While education, health, skilling and environment have been among the popular areas attracting CSR funds, affordable housing has been missing the sight of funders. To draw corporate attention on the affordable housing sector, Habitat For Humanity on Thursday appealed corporate India to consider shelter for the underprivileged as an equally important CSR initiative.
Habitat For Humanity is a not-for profit that works towards breaking the cycle of poverty by providing affordable housing for low-income and marginalised families.
Rajan Samuel, Managing Director, Habitat for Humanity India stressed on the acute need for adequate shelter for those living at the bottom of the pyramid in India. “We want to break the cycle of widespread poverty in India. Owning a house comes as an essential step in this process,” Samuel said while speaking to The CSR Journal.
Making an appeal to the corporation he said, “It is encouraging to see a marked increase in charity contributions by India’s top philanthropists during last two years. I am also sure that 4,111 non-PSU companies (out of 7,108) and 84 PSU companies (out of 226) who have not spent anything on CSR in last two years, will start investing in India’s future soon. It will be great to observe corporates coming forward for contributing to the cause of providing shelter.”
The organisation introduced their new initiative ImPact 50-50. It envisions a long term partnership and involvement with the community and its supporters for sustainable growth and development. The initiative calls for coming together of all stakeholders following the Public-Private-People’s Partnership (4Ps) approach. The strategy is demand driven and donor driven as it offers to work in 50 districts that are in need of developmental intervention and 50 districts where the donors would like to see a transformation.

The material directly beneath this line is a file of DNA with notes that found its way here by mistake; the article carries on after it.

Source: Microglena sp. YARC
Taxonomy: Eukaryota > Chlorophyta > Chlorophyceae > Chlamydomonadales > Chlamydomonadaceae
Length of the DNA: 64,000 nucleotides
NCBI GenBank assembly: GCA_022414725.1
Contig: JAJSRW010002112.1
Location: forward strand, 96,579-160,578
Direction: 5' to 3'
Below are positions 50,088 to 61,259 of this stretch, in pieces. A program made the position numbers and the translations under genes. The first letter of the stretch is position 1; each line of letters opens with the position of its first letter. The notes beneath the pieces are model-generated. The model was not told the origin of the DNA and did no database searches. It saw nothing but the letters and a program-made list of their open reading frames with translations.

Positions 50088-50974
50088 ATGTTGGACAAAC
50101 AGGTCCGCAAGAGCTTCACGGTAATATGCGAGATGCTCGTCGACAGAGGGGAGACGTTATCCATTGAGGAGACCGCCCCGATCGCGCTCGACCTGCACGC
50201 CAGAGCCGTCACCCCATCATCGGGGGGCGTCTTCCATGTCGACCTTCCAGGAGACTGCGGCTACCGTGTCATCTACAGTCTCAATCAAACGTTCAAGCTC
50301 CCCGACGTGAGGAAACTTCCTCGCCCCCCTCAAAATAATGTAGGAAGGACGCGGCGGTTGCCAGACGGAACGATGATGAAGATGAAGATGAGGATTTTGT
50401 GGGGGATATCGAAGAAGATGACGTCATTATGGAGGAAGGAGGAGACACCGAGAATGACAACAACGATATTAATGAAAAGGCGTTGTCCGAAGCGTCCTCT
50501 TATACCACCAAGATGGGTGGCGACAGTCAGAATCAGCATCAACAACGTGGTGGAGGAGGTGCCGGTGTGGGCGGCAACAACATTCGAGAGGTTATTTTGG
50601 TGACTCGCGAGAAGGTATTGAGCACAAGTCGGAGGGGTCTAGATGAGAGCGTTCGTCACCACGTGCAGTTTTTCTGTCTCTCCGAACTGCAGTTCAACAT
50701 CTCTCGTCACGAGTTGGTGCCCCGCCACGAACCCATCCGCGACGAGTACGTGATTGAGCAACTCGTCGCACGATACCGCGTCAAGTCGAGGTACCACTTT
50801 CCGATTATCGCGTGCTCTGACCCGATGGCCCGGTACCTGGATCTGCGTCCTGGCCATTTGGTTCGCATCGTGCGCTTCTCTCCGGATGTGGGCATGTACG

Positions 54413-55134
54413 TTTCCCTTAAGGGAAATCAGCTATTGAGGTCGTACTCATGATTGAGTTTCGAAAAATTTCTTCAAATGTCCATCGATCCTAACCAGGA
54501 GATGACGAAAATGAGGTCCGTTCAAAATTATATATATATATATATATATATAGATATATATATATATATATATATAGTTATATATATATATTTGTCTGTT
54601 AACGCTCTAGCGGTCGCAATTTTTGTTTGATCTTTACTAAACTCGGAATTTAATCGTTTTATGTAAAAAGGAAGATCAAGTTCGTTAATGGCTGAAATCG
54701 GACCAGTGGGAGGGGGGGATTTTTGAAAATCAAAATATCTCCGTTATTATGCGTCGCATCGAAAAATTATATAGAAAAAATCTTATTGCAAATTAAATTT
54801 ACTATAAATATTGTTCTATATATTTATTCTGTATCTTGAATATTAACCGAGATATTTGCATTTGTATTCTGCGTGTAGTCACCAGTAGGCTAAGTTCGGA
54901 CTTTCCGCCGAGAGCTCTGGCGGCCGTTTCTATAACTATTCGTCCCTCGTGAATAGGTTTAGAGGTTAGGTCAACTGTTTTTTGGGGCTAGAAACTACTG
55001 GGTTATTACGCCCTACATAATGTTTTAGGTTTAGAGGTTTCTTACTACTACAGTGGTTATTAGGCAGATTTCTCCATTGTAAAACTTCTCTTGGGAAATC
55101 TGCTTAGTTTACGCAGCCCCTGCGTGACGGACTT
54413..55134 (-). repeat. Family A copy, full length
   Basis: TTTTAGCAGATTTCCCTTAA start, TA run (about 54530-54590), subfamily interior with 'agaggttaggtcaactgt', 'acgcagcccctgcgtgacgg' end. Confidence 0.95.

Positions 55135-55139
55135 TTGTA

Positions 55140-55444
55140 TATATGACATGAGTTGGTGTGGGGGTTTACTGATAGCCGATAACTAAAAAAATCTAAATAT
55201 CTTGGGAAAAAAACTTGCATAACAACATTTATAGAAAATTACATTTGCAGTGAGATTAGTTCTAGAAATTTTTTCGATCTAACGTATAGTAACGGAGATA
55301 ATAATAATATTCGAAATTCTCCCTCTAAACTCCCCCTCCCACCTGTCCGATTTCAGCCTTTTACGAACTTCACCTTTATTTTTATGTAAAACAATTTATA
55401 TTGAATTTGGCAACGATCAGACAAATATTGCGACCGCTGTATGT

Their strategy is aligned with the national programmes- ‘Housing for All by 2022’ aimed at providing affordable homes for the families in need and ‘Swachh Bharat Abhiyan’ for eliminating open defecation in India by 2019.’
By 2022, India needs to develop 11 crore (110 million) housing units to meet the country’s vision of Housing for All. Habitat has built and repaired over 1,70,000 homes so far.
Commenting on the importance of decent shelter, Samuel emphasised, “A decent home opens the door to improved health, better performance in school, greater economic opportunities and increased community cohesion. Most indicators of the quality of life start improving when one has proper shelter. Having a decent place to live is foundational for families to thrive. Through shelter, we can empower.”
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The CSR Journal Team